Those allowed to vote Sunday for the 1,500-seat Election Commission were mostly representatives of business, professional and religious communities, with pro-democracy candidates almost absent in the first election since Beijing overhauled Hong’s political system. Kong earlier this year.
“The overall goal of improving the electoral system is to ensure that the patriots run Hong Kong,” Carrie Lam, Hong Kong chief executive, said Sunday morning.
“I very much doubt that any other government or country will allow public election to its local legislature of people whose mission is to harm the national interest or national security. “
The territory and the former British colony was never a full-fledged democracy – the source of years of protests – but a noisy little opposition was tolerated after the city was handed over to Beijing in 1997, as China pledging to respect Hong Kong’s freedoms and way of life. life for at least 50 years.
After mass protests erupted in 2019, Beijing responded by imposing a broad-based national security law that led to dozens of arrests, the shutdown of some of the most prominent civil society groups in the city and the demise of Apple Daily, its most popular newspaper. . Pro-democracy politicians in public office have also resigned and some have gone into exile.
“Hong Kong people are completely cut off from electoral operations,” Nathan Law, a prominent democracy leader who fled to Britain last year, told AFP news agency.
“All the candidates for the election will become puppet shows under the full control of Beijing… with no real competition. “
Ted Hui, a former lawmaker who moved to Australia, said Hong Kong’s political system was now “a game of approval entirely controlled by Beijing.”
“It’s more than a managed democracy. It’s an autocracy that tries to pretend to be civilized, ”Hui said.
In 2016, some 246,440 Hong Kongers were allowed to select the electoral commission, according to the South China Morning Post.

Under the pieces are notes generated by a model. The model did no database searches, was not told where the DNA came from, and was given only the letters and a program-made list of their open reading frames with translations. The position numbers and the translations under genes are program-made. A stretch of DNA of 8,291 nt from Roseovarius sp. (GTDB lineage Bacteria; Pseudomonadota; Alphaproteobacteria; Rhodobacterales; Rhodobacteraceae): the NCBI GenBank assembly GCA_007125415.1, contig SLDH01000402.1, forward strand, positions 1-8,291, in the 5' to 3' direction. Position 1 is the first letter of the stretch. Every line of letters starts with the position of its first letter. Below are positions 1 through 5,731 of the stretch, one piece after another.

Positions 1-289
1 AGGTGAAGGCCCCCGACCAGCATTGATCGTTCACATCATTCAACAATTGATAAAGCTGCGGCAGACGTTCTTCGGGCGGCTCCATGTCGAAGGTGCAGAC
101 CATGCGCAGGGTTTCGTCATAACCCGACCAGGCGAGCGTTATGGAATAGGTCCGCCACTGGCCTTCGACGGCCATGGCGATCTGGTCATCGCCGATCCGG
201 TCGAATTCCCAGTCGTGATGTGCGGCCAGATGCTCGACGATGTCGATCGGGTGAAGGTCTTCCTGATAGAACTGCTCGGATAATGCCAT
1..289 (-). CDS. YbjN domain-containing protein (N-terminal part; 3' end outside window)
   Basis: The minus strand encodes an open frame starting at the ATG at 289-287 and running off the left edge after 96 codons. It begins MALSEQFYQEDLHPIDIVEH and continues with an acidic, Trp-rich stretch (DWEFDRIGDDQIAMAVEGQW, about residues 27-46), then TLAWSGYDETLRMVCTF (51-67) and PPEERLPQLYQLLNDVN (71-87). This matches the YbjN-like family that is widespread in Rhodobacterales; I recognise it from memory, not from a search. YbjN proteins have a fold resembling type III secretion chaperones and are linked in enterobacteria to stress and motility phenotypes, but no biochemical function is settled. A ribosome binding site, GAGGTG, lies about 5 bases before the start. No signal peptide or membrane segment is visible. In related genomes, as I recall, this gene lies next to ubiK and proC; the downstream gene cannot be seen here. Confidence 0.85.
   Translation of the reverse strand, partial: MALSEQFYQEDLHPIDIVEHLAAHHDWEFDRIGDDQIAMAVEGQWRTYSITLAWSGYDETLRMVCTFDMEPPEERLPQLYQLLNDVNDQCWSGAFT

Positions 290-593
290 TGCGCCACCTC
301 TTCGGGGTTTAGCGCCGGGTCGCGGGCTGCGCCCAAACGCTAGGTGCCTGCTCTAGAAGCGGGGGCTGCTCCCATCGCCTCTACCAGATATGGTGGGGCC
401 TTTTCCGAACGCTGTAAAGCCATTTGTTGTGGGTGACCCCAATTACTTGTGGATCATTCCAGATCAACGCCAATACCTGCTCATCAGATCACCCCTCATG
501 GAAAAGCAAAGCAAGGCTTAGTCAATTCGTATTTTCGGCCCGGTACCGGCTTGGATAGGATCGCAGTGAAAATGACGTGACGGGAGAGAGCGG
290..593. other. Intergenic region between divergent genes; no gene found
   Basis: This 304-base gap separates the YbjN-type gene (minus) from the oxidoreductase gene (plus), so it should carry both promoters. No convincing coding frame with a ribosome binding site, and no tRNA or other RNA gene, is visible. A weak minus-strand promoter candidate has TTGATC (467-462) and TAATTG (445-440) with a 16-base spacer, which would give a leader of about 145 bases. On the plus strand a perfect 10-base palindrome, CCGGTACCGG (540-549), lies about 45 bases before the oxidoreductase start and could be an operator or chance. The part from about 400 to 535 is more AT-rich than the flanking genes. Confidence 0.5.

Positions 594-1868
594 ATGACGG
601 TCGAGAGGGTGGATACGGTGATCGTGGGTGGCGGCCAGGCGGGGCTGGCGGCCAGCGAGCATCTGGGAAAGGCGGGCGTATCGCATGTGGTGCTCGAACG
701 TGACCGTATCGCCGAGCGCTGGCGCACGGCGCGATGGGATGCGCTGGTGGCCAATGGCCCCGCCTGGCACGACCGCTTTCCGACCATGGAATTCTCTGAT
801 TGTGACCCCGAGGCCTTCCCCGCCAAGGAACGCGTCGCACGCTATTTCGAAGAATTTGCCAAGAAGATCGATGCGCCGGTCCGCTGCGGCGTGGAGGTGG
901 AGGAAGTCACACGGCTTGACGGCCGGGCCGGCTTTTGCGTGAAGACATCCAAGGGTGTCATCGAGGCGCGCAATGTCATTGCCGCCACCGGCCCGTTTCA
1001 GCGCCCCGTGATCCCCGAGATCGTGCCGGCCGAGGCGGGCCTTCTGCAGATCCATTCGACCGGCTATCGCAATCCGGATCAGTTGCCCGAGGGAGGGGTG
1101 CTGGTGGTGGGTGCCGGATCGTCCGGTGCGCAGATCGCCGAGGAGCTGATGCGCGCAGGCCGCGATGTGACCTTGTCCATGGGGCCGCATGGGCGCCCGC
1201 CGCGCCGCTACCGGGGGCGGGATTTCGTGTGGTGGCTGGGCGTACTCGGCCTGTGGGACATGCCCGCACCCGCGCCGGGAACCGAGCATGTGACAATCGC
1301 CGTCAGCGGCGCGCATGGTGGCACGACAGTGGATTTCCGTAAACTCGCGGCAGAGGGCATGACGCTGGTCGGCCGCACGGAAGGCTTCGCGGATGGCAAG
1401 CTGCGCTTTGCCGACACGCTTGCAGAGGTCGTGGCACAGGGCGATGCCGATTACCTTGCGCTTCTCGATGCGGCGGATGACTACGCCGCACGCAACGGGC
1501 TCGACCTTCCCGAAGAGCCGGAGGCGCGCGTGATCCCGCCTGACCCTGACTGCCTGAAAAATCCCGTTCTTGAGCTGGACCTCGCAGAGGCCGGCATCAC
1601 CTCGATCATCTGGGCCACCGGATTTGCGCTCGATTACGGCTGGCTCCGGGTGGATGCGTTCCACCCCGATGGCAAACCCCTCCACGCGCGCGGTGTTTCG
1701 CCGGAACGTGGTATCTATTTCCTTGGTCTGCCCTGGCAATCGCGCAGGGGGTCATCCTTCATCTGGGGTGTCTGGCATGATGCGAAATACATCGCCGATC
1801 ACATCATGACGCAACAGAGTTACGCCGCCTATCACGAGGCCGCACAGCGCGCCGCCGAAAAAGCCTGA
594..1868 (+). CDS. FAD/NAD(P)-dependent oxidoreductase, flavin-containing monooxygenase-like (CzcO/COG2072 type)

That number has now been reduced to around 4,900, a tiny fraction of Hong Kong’s 7.5 million people.
Police said 6,000 officers were on standby to ensure there were no protests or disruptions.
“There is no more democracy in Hong Kong,” Keith Richburg, director of the Journalism and Media Studies Center at the University of Hong Kong, told Al Jazeera. “All of this is orchestrated by Beijing. It is to give the veneer, the fiction, that there is a certain popular participation, but all this is fixed in advance.
In December, the electoral committee will appoint 40 of the city’s 90 lawmakers – another 30 will be chosen by special interest groups and only 20 will be elected directly, up from half of the House previously. In 2022, he will choose Hong Kong’s next ruler from among the candidates approved by Beijing.
The vast majority of seats in Sunday’s vote were unchallenged, with 412 candidates vying for the remaining 364 seats. The rest will be installed automatically or chosen by special interest groups.
At the height of the protests two years ago, elections for district councils, the territory’s only majority-elected bodies, yielded a landslide victory for pro-democracy candidates.
The National Security Law imposed in June last year punishes anything Beijing considers to be subversion, secession, “terrorism” or collusion with foreign forces.
In May, the Chinese parliament changed Hong Kong’s electoral system, reducing democratic representation in institutions and introducing a vetting mechanism for election candidates and winners.